Environmental Commentary by Tom Horton
For too long, many environmentalists have been ambivalent about nuclear energy. It conjures fears: meltdowns, cancers; Chernobyl, Fukushima; overtones of nuclear bombs.
Yet we also know that nuclear power provides 70 percent of all the greenhouse gas-free electrical power in the United States (Hydropower, in which dams block many great rivers like the Susquehanna to fish migration, provides much of the rest). Neither does nuclear energy produce the nitrogen oxides of fossil fuels that are a major Chesapeake pollutant, or the mercury from coal plants that contaminate so much of our seafood.
But lately, it can seem we neednt wrestle with such choices. Theres a better wayclean, green renewable energy like solar or wind, which is getting the push in our region. Marylands legislature just paved the way for big wind farms off our Atlantic coast.
No radiation, no meltdowns, no contribution to water pollution or climate change. Hallelujah.
But not so fast, said the Maryland Conservation Council, a small, all-volunteer organization that led the environmental charge before the first Earth Day in 1970. If we had a Hall of Fame for greenies, MCC would be among the first inducted.
Since 2008, theyve been raising concerns about wind power and showing up unpaid at hearings to support new nuclear reactors from Calvert Cliffs on the Chesapeake, to New Jersey and Lake Ontario.
Were pretty much alone, there are no other (environmental) groups like us, which is unfortunate, said the MCCs science leader, retired Johns Hopkins biochemist Norman Meadow.
Meadows the kind of meticulous researcher who reads the thousands of pages and multi-volume studies on Americas energy options, produced in recent years by the National Academy of Sciences, the National Research Council and other well-credentialed sources.
A daunting, five-year learning curve, is how he described the path hes been on. Ajax Eastman, an MCC official who has been around long enough to have fought the first nuclear reactor at Calvert Cliffs four decades ago, said Meadows conclusions persuaded the group it had to take a stand.
In a nutshell, the MCC says nuclear power is our only real shot at making the rapid and massive reductionmore than 80 percentin carbon dioxide emissions needed to stabilize our changing climate short of disaster.
Its a mature technology, ready now, a key option and could meet a significant portion of the worlds energy needs, according to the National Academy. Wind and solar power, Meadow argues, are far less proven, need backup from fossil fuels when its dark or not windy, and have far greater environmental impacts than nuclear.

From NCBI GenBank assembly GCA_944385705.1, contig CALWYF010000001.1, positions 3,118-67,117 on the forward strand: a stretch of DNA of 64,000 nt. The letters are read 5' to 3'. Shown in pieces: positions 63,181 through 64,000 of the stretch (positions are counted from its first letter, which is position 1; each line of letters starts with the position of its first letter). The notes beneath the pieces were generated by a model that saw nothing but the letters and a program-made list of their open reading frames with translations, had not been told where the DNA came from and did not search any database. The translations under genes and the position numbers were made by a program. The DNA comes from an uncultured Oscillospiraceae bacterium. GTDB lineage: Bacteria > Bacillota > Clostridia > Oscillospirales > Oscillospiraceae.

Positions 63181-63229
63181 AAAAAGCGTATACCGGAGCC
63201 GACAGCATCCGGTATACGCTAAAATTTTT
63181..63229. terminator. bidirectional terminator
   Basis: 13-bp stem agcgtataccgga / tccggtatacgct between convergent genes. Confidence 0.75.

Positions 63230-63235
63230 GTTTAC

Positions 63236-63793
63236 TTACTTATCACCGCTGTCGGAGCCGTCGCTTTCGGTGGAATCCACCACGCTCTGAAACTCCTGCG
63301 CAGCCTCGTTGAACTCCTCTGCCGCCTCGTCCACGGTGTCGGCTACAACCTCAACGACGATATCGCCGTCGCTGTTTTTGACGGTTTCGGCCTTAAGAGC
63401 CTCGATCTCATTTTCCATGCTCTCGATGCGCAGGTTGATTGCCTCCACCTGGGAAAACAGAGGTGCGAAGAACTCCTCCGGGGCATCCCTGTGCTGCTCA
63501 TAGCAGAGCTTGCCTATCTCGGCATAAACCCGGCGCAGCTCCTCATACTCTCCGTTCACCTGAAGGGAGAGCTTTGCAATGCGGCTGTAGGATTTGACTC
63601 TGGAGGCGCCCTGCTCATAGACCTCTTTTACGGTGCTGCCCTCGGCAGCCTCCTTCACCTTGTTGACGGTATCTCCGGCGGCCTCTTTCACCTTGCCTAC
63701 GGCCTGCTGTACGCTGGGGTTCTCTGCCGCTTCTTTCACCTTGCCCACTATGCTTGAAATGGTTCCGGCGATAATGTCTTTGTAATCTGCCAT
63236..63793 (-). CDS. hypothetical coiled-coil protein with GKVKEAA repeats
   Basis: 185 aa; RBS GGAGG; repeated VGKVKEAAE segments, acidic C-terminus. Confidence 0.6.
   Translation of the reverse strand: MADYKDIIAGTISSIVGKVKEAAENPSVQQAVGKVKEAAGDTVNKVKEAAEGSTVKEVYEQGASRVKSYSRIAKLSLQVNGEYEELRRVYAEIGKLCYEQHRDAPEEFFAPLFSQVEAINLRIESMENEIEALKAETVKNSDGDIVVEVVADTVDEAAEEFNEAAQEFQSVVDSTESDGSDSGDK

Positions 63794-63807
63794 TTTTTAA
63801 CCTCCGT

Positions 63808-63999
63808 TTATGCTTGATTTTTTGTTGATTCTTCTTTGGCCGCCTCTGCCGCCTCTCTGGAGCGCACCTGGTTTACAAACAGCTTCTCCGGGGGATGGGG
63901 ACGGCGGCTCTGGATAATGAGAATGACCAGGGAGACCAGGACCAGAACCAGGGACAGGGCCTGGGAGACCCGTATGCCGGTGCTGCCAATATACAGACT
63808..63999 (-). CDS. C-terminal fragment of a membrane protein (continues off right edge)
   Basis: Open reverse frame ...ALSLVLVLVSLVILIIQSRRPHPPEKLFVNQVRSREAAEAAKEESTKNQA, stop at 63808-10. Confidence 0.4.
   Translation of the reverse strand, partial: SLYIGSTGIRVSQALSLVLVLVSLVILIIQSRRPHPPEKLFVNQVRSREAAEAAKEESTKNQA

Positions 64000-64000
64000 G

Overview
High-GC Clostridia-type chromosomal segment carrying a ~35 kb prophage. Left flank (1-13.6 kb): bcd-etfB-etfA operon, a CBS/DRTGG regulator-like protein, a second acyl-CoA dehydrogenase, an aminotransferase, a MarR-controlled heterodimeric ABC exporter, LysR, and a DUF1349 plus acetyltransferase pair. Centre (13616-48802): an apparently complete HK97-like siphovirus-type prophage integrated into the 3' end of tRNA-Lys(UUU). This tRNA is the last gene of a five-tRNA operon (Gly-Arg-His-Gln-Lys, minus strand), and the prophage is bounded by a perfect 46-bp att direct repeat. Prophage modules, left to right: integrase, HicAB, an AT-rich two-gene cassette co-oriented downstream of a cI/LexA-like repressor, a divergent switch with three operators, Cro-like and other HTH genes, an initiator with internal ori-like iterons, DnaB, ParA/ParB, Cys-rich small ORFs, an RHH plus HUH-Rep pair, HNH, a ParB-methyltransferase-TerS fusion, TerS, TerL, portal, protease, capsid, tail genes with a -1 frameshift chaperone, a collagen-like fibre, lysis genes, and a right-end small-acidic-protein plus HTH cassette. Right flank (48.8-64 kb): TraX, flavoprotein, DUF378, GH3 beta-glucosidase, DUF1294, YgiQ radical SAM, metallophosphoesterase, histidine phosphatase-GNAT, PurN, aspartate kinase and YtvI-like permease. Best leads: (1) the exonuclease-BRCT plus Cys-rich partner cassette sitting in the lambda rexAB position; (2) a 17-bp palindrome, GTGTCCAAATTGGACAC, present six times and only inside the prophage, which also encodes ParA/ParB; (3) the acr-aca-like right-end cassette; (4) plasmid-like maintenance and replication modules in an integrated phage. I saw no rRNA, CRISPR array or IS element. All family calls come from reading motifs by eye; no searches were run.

He says nuclear power is safer than people think and less expensive, when one factors in a nuclear plants long operating life (60 years versus. 2530 for wind turbines) and ability to operate near capacity (90 percent versus winds 30 percent). It is several times cheaper to prevent a ton of planet-warming CO2 emissions with nuclear power than with wind, a 2007 McKinsey and Co. study said.
The vastly underappreciated impact of renewable energy installations on the natural world is what originally drew the MCC into this fray. Installing just a couple dozen wind turbines on Western Maryland mountain ridges erased 120 acres of forest and moved 400,000 cubic yards of rock and topsoil, in addition to threatening migrating birds and bats.
Proposals on the boards include 330,000 wind turbines across the Great Plains, 46,000 square miles of solar collectors in Southwest deserts and 170,000 wind turbines in the Atlantic.
In contrast, attaining the same power from nuclear energy would require only a handful of plants, taking up a minuscule fraction of the physical space impacted by renewable energy optionseven if one includes mining for the uranium, Meadow said.
He spent his career working with radioactive isotopes and has researched their safety. He cites reports that radiation is a weak carcinogen, whose links to canceroutside of horrendous exposures like the bombs that fell on Japan to end WWIIare extremely difficult to make.
He said we dont yet have all of the answers to the long-term disposal of spent nuclear material, but the 5,000-page environmental impact study of its burial at Yucca Mountain makes it clear the risks are minor, especially compared to the freight train coming at us from climate change.
The nuclear vs. renewables issue is more complex than this column can resolve. But we havent the luxury of ignoring nuclear energy, or of pursuing wind and solar power without more critical analyses of their impacts.
Our energy needs are too huge. Each American burns daily about the same number of calories to live as a sperm whale, or a 40-ton dinosaur, ecologist William R. Catton, Jr. has calculated.
We can and we should reduce those gargantuan appetites; but without using all our options, including nuclear energy, it is unlikely that we will avoid a really bad climate change scenario.
Go to http://mdconservationcouncil.org/ to see more of the MCCs take on this issue.
Tom Horton covered the Bay for 33 years for The Sun in Baltimore, and is author of six books about the Chesapeake. Distributed by Bay Journal News Service.